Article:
The David W. Dyer Federal Building and U.S. Courthouse is a skillful example of Mediterranean Revival architecture that combines Renaissance Revival elements with regional Florida architectural features. The building, which is faced in Keystone, is three stories in height, with the third story set above a widely projecting entablature on the north, east, and south elevations.
The facade, which has a slightly projecting central bay, faces east onto First Avenue and is dominated by a colonnade comprised of regularly spaced engaged Corinthian columns supporting the classical entablature crowning the second story. Cast-aluminum casement window frames have embossed repeating chevron pat-terns. Spandrel panels depicting scenes from Florida's history are above the second story's arched windows.
The bays adjoining the colonnade feature paired Corinthian pilasters. Bas relief medallions containing classical figures in profile decorate lintels. The central parapet features a carved marble frieze incorporating a large eagle, flanked by a repeating motif of pelicans supporting heraldic shields. The entrances at the ends of the facade have surrounds of carved Floridene buff marble. The north and south elevations feature two-story Corinthian pilasters evoking the facade's colonnade. Ornate mascarons (carved faces) are found on the building's exterior.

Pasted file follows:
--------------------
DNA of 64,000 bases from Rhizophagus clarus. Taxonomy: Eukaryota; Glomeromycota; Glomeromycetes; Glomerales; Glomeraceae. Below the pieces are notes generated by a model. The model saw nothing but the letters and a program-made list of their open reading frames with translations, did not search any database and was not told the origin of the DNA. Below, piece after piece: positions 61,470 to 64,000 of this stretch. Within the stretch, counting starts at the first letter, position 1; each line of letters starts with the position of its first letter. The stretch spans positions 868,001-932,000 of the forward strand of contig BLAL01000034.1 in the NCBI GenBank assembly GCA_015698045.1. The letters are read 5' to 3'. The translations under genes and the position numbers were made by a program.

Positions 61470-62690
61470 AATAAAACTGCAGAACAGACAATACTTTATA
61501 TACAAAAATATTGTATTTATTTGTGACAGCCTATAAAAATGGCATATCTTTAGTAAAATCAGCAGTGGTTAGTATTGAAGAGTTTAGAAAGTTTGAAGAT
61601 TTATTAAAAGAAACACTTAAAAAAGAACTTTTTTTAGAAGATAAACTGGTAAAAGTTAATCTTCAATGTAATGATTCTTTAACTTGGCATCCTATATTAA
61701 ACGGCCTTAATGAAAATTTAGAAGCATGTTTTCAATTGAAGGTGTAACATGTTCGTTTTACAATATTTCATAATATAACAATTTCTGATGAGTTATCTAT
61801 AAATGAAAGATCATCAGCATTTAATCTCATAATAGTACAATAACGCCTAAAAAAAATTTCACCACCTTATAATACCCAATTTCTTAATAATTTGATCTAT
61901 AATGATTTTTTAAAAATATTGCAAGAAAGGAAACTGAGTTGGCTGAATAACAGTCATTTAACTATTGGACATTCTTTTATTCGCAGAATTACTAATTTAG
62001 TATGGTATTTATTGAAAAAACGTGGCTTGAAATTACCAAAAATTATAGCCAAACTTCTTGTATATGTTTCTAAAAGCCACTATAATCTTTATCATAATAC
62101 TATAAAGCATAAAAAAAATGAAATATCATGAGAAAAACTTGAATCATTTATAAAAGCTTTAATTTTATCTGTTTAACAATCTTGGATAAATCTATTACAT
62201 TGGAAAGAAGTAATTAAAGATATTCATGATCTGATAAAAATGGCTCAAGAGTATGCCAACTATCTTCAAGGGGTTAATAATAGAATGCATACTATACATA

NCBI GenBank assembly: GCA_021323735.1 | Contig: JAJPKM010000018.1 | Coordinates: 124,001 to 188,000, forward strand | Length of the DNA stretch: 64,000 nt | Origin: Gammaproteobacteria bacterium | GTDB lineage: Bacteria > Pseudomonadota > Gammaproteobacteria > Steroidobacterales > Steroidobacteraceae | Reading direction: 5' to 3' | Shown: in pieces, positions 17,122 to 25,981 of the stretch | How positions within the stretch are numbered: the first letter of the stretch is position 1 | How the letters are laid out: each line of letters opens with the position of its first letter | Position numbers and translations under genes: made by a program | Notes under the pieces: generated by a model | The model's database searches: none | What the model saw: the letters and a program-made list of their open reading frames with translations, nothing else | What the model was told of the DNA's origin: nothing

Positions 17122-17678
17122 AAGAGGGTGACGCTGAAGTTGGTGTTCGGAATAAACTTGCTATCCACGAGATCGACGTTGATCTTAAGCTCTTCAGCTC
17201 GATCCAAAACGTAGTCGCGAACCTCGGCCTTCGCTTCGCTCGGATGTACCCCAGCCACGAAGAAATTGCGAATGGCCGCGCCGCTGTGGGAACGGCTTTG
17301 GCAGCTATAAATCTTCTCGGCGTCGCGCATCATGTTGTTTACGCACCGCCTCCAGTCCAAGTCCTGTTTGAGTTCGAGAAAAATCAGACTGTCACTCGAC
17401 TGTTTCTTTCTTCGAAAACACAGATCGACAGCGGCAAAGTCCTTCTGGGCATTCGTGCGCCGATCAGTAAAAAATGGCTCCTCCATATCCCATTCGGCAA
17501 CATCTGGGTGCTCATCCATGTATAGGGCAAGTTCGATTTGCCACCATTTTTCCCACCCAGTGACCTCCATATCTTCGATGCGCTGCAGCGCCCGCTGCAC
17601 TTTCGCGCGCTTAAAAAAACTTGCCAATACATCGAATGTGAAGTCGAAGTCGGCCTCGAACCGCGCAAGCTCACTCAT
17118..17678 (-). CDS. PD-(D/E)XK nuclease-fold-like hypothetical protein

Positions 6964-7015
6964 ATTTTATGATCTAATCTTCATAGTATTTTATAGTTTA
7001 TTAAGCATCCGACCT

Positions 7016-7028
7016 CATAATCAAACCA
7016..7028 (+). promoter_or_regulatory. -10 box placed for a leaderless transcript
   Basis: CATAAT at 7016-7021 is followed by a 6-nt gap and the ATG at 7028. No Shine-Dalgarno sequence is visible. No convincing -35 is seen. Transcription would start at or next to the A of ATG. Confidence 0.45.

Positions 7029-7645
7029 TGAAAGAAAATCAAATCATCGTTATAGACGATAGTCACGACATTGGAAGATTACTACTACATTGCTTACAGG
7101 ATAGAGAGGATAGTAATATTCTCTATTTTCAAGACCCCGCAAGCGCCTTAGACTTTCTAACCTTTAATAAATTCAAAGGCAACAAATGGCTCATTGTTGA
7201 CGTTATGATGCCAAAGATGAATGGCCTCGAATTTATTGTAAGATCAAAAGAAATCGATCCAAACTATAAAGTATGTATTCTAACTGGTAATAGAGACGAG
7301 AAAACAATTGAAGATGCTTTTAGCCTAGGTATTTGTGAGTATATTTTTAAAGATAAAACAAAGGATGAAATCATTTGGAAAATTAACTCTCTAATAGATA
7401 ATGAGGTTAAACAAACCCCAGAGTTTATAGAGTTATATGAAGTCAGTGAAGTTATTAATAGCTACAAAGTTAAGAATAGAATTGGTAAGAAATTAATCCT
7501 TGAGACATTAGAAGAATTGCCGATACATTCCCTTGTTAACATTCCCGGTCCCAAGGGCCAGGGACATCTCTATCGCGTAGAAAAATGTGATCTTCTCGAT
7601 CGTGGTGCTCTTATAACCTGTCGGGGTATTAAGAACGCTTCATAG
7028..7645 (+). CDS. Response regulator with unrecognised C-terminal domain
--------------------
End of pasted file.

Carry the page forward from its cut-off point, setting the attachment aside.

The north and south elevations are dominated by central pavilions with bays separated by evenly spaced two-story engaged columns, placed singly and in pairs. An annex is attached to the west elevation. The building's shallow hipped roof is covered with terra-cotta tiles, typical of the Mediterranean Revival style.
Interior spaces are equally elaborate and incorporate eleven different types of marble. Entry vestibules with arched openings lead to the main lobby, where marble covers floors and forms wainscot. Marble pilasters have striking gilt capitals. An inset, multi-colored marble star pattern adorns the center of the floor. Original aluminum and glass chandeliers hang from the painted and gilt wood-and-plaster coffered ceiling. Marble postal tables retain original lamps and inset cast-brass grilles.
The double-height ceremonial District Courtroom is another significant space with well-preserved original details, including the carved wooden judge's bench, jury box, witness stand, and clerk's desk. Decorative details include fluted pilasters, rosettes, and carved plaques with floral rinceaux. At the walls, seven feet of paneled wood wainscot is located beneath scored plaster. Marble Ionic pilasters divide the window openings.